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Wyeth Selects Tripos for Next-Generation Discovery IT Solution

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News

Wyeth Selects Tripos for Next-Generation Discovery IT Solution

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Tripos, Inc. has announced that Wyeth Pharmaceuticals, a division of Wyeth has chosen Tripos discovery informatics technology as the basis for its next-generation discovery IT solution to be used by scientists throughout Wyeth’s worldwide discovery operations.

Under the terms of this agreement, Tripos is expected to receive approximately $5 million in software license and professional services fees over the next 12–18 months, with certain payments contingent upon the successful achievement of project milestones.

Wyeth’s Scientific Workbench, along with a related integrated data repository, will facilitate cross-team collaboration to improve the way Wyeth scientists capture, manage and use key scientific data to efficiently make decisions.

The workbench is based on Tripos’ SMART-IDEA™ technology, the solution Tripos developed in collaboration with Bristol-Myers Squibb Co. (BMY) and then deployed throughout that pharmaceutical company’s U.S. and Canadian research facilities.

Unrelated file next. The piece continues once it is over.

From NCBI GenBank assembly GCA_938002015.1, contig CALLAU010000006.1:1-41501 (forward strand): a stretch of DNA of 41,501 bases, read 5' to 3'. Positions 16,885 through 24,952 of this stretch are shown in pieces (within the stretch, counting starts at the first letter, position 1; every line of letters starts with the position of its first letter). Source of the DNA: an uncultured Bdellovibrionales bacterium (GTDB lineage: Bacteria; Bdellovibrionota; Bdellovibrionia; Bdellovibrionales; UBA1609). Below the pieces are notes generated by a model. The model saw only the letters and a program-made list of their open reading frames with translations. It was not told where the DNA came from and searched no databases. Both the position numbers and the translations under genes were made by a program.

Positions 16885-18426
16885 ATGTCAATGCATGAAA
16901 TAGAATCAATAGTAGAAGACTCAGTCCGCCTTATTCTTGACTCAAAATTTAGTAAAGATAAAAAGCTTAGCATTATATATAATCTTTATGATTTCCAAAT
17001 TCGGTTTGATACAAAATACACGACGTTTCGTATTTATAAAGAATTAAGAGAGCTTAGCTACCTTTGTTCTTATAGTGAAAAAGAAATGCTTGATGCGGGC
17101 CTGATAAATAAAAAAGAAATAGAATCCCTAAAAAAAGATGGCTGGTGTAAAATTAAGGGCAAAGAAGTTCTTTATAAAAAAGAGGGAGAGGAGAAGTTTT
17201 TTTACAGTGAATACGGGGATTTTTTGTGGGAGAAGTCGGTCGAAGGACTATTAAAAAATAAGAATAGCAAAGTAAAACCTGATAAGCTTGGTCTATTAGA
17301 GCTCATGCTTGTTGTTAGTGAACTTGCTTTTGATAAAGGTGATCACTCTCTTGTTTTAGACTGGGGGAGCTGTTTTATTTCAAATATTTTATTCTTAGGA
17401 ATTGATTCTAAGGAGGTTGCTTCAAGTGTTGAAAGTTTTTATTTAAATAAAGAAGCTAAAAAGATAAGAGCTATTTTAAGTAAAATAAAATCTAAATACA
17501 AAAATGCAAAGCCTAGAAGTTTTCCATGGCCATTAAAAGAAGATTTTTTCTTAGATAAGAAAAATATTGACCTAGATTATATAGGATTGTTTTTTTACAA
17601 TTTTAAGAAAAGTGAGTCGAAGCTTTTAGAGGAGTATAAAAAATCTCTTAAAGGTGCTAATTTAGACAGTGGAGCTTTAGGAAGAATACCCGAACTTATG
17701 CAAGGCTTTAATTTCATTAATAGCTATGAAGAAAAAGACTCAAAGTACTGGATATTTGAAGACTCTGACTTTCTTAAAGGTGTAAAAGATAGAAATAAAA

Tripos claims that, through the use of SMART-IDEA technology, discovery scientists can quickly combine data from disparate sources and analyze it using an integrated palette of decision-support tools, thus providing a virtual environment in which biologists, chemists and project leaders can view, share and act on important discovery data.

"Despite the many recent advances made in pharmaceutical research, there is still a significant unmet need for access to integrated discovery data necessary for optimal decision-making," said Bryan Koontz, senior vice president and general manager of Discovery Informatics at Tripos.

"SMART-IDEA allows visionary pharmaceutical companies like Wyeth to maximize resources by dismantling data silos, enhancing the flow of discovery data between project teams and providing the analysis environment to enable more-informed strategic decisions."

The analysis and design portion of this project is already underway, and Tripos expects this first phase of the solution to be deployed to Wyeth’s scientists in fall 2006.

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